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General Information

Languages : Switzerland is multilingual and has four national languages: German, French, Italian and Romansh
Currency : Swiss franc (CHF)
Time Zone : EST +6hrs
Capital City : Bern
Population : 7.5 Million
Government : Formally a confederation but similar in structure to a federal republic
Total Area : 15,942 mi²
Climate : Temperate, but varies with altitude; cold, cloudy, rainy/snowy winters; cool to warm, cloudy, humid summers with occasional showers
National Holidays: 1 August 1291 (founding of the Swiss Confederation)
Additional Info: The most famous mountain is the Matterhorn in Valais and Pennine Alps bordering Italy.

Destination Activities

Activity Details


The Haute Route, (or The High Route or Mountaineers' Route) is the name given to a route (with several variations) undertaken on foot or by ski touring between Chamonix, France and Zermatt, Switzerland. First charted as a summer mountaineering route by members of the Alpine Club (UK) in the mid 19th century, the route takes around 12+ days walking running the 112 miles from the Chamonix valley, home of Mont Blanc to Zermatt, home of the Matterhorn. The route traverses below the summits of ten out of the twelve of the highest peaks in the Alps, and crosses several high passes. The highest pass is at 2964m (9,800ft).

This is a remote trek. Take a tent or sleep in a mountain hut. One or two nights could be spent in valley hotels to catch up on those hot showers. In general, mountain huts are open from mid-June until the first or second week in September. It is advisable to reserve a bed, particularly in the high season of mid July-mid August.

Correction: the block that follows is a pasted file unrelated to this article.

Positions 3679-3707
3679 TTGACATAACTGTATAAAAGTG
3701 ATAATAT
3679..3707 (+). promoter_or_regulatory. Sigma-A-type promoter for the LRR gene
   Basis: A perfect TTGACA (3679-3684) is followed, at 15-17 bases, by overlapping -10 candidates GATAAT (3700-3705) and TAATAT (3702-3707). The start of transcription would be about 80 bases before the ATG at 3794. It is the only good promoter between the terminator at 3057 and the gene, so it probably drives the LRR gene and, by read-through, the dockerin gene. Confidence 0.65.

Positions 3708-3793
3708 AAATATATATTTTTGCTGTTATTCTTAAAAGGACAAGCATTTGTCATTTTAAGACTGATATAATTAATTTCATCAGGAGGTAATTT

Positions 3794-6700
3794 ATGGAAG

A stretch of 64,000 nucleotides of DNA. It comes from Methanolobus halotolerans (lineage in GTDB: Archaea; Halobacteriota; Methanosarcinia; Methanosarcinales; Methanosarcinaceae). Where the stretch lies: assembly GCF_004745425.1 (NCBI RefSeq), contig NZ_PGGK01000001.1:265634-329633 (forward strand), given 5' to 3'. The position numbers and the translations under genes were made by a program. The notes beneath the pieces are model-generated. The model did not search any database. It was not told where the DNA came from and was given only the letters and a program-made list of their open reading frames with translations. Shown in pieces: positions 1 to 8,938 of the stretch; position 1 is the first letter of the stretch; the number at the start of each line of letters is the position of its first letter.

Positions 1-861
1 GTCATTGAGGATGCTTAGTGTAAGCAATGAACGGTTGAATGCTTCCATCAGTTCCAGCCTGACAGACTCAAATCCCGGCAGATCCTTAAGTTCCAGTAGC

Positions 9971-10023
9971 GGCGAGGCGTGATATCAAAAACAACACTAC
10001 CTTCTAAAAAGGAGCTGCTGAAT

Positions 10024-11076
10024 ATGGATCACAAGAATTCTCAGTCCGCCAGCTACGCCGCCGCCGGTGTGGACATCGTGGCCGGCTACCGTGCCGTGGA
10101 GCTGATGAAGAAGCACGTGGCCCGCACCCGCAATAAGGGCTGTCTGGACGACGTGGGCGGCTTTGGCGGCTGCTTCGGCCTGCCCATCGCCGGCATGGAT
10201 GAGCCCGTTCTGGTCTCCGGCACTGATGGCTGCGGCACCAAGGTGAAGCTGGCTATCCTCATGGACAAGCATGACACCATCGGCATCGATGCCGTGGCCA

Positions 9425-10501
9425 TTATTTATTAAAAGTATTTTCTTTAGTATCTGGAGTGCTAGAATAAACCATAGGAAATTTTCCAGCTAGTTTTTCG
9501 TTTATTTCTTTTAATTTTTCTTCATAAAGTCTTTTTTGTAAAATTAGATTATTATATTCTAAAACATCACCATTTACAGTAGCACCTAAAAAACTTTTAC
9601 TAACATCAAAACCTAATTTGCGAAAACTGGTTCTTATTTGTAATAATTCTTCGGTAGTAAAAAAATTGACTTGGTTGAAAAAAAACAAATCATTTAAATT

The early season (June-mid July) is the quietest and most beautiful but beware of old snow on the higher paths which could be icy and dangerous and would make an ice-axe essential. Zermatt is probably one of the most beautiful alpine villages in the world. Nestled just beneath the famous East face of the Matterhorn, the village is at 1600m (5,250 ft). Cars are not allowed in the village so the air is always clean and the streets quiet.

You would need to be comfortable with hiking 15 miles a day and climbing 4000ft. Acclimatization takes 3 or 4 days, so start slowly until your body adjusts to having 25% less oxygen in the air.


Switzerland comprises three basic topographical areas: the Swiss Alps, the Swiss plateau or "middleland", and the Jura mountains along the northwestern border with France. The Alps are a high mountain range running across the central-south of the country. Among the high peaks of the Swiss Alps, the highest of which is the Dufourspitze at 4,634 metres (15,203 ft), are found countless valleys, many with waterfalls and glaciers. From these the headwaters of several major European rivers such as the Rhine, Rhône, Inn, Aare, and Ticino flow finally into the largest Swiss lakes such as Lake Geneva (Lac Leman), Lake Zürich, Lake Neuchâtel, and Lake Constance. The most famous mountain is the Matterhorn.

The Matterhorn has four faces, facing the four compass points, the north face overlooking the Zmutt Valley, the south face Breuil-Cervinia, the east and west faces looking towards the Gornergrat and the Dent d'Herens, respectively, with the north and south faces meeting to form a short east-west summit ridge. The faces are steep, and only small patches of snow and ice cling to them; regular avalanches send the snow down to accumulate on the glaciers at the base of each face. The Hornli ridge of the northeast (in the center of the view from Zermatt) is the usual climbing route.

By modern standards, the climb is fairly difficult (AD Difficulty rating), but not hard for skilled mountaineers. There are fixed ropes on parts of the route to help. Still, because of the scale of the climb and inherent dangers, inexperience, falling rocks, and overcrowded routes, several climbers die each year. The usual pattern is to take the Schwarzsee cable car up from Zermatt, hike up to the Hornli-hütte (elev. 3,260 m/10,695 ft), a large stone building at the base of the main ridge, and spend the night. The next day the climber rises at 3:30 am, so as to reach the summit and descend before the regular afternoon clouds and storms come in.


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